Defining and Finding Your Mentor(s)
Mentorship is a multi-faceted relationship with many benefits for the mentee:
- Extended network
This combination of benefits means that mentoring relationships are particularly important for job transitions. While it’s true that advisors may also provide some of these functions, according to Dr. Beronda Montgomery, the key difference between an advisor and a mentor is the specificity of the advice for you. Montgomery is a plant biologist and mentorship expert at Michigan State University. She argues that a mentoring relationship is a bilateral flow of information between the mentor and mentee that allows the mentor to provide advice, sponsorship, and encouragement based on the unique qualifications, attributes, and experiences of their mentee. This is distinct from the role of an advisor, who provides general advice that might suit anybody.
The necessity of bidirectional communication (read: trust) in a mentoring relationship, however, can make these relationships difficult. Furthermore, each phase of an individual’s career is likely to require a different mentor, and “breaking up” with or “retiring” your mentor is tricky business. This is why Montgomery also argues that mentoring relationships should begin with clearly outlined goals and expectations; so that both parties can easily identify when it’s time to move on.
Finding Your Mentor(s)
The likelihood of finding a single mentor that can aid in all facets of your career is unlikely. That’s part of why Montgomery advocates for mentoring networks and the evidence suggests that mentoring networks are particularly important for women.
To identify the types of mentors that you need for your network, Montgomery suggests self-reflection to answer four questions for yourself.
- What do I need?
- When do I need it?
- Where/in what area?
- Where can I find it?
Once you identify the strategic areas where you need mentoring, it’s time to begin searching for individuals to fill those roles. On campus, look for institution-sponsored mentoring programs, affinity groups, and/or ask people in your existing network for suggestions. You might also consider contacting someone that you don’t already have a connection with to initiate a mentoring relationship. LinkedIn and other social networking sites are good places to look for mentors. Examine the list of people you follow and look for people with knowledge in your strategic area(s) and post things that resonate with you.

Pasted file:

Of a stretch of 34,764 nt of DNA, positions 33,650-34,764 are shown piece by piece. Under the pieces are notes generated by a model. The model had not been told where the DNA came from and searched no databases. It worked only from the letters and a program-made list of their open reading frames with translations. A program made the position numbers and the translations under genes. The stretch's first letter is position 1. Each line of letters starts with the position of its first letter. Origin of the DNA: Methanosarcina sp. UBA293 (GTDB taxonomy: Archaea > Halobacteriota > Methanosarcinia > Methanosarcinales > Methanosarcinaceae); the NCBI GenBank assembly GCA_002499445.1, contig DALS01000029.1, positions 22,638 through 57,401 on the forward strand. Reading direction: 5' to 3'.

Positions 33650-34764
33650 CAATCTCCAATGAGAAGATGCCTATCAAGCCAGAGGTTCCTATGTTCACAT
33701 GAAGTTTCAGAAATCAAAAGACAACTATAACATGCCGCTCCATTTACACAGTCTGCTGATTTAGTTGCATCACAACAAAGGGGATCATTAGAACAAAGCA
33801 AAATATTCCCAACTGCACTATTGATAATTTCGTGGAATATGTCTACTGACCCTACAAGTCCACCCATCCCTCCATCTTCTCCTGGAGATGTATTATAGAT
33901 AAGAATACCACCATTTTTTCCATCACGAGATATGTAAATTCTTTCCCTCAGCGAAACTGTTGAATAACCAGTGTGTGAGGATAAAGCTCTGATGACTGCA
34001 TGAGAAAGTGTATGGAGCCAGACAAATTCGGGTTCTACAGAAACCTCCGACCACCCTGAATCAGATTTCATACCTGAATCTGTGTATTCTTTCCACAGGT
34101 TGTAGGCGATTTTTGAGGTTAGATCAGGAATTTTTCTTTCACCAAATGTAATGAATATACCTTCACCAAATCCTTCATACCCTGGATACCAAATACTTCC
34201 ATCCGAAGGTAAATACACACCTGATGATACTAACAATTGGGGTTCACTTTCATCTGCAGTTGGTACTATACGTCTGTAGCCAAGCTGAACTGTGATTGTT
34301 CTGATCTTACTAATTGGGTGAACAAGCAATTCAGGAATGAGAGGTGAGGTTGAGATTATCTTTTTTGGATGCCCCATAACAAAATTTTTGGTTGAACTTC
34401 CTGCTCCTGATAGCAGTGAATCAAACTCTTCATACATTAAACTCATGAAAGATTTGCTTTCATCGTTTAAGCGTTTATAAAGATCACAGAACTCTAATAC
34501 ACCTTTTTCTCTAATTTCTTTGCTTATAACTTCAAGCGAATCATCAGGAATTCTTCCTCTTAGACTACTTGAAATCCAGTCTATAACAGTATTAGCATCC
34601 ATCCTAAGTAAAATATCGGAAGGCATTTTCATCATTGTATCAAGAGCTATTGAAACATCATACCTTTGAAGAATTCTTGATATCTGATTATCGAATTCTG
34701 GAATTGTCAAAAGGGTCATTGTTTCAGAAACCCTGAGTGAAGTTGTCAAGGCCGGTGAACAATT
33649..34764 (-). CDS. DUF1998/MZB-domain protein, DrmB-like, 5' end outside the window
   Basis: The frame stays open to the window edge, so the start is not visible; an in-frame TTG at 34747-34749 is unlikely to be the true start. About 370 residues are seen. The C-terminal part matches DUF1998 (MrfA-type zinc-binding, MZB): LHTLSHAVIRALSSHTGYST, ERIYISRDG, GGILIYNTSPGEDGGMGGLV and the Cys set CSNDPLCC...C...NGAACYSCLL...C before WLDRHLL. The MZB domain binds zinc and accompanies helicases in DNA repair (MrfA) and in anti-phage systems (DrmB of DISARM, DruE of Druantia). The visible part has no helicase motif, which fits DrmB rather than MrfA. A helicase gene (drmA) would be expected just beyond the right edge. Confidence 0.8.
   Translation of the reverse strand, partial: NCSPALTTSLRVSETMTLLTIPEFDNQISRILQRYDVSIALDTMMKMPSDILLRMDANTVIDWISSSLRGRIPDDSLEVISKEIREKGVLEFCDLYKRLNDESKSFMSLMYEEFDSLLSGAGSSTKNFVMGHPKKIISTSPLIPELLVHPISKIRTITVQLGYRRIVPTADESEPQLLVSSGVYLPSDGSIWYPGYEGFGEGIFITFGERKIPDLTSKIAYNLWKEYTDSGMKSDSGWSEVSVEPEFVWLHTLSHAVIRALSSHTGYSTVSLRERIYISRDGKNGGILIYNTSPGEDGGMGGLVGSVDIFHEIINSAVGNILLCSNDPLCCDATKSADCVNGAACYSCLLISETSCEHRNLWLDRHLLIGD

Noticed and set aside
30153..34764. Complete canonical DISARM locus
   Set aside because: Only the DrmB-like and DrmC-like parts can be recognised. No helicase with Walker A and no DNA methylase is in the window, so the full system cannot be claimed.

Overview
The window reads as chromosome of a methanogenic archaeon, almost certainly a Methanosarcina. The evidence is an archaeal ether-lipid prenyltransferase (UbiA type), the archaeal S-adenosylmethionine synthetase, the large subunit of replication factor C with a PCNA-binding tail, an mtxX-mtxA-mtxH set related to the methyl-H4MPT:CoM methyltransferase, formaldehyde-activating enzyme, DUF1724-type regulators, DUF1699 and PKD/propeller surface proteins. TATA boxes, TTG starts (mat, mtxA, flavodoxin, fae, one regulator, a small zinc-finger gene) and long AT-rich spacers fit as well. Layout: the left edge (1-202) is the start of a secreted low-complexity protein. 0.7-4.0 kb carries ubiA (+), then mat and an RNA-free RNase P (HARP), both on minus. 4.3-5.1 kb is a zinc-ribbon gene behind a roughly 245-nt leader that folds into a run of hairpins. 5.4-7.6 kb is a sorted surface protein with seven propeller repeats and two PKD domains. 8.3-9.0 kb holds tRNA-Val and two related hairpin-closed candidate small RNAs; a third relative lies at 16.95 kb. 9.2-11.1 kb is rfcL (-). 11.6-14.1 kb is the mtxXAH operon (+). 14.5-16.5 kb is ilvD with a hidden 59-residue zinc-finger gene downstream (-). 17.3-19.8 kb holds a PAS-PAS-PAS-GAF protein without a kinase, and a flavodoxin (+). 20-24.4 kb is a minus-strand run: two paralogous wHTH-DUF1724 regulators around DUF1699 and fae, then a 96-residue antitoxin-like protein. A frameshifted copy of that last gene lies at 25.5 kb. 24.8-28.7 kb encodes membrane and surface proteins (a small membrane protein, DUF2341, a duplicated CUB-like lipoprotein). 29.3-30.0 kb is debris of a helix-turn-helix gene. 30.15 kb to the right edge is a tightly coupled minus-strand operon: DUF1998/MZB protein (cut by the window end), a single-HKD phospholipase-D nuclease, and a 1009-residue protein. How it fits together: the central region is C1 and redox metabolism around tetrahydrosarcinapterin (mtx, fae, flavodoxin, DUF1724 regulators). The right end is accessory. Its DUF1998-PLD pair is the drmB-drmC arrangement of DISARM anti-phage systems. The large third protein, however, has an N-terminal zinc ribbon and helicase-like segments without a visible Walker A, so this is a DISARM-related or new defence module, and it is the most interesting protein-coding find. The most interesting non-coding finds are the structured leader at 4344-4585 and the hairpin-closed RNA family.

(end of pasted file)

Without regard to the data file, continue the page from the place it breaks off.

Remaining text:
Whenever and wherever you find these potential mentors, consider establishing your goals and expectations before approaching them. Montgomery lists four key items to consider when establishing a mentorship.
- The framework (i.e., the relationship purpose and type)
- The frequency of interactions
- Goals of meetings/interactions
Finally, there are a few other things that you should keep in mind when you reach out to your potential mentor.
- Be gracious (but you know that one already).
- Lead with your framework, goals, and expectations; demonstrate the thoughtfulness of your contact.
- Offer an out. Everyone is busy, so invite your potential mentor to suggest someone else who might better fit your needs and/or schedule.
Read more HERC articles on mentoring.
About the Author: Dr. Ada Hagan is a microbiologist with a passion for making science accessible. In 2019, Dr. Hagan founded Alliance SciComm & Consulting, LLC as a means to use her strong background in communications and higher education to help make scientific concepts more easily understood and make the academy more inclusive to future scientists from all backgrounds. Her writing and research have been featured by BBC Radio 4, Science Careers, The Scientist, Massive Science, and the American Society for Microbiology.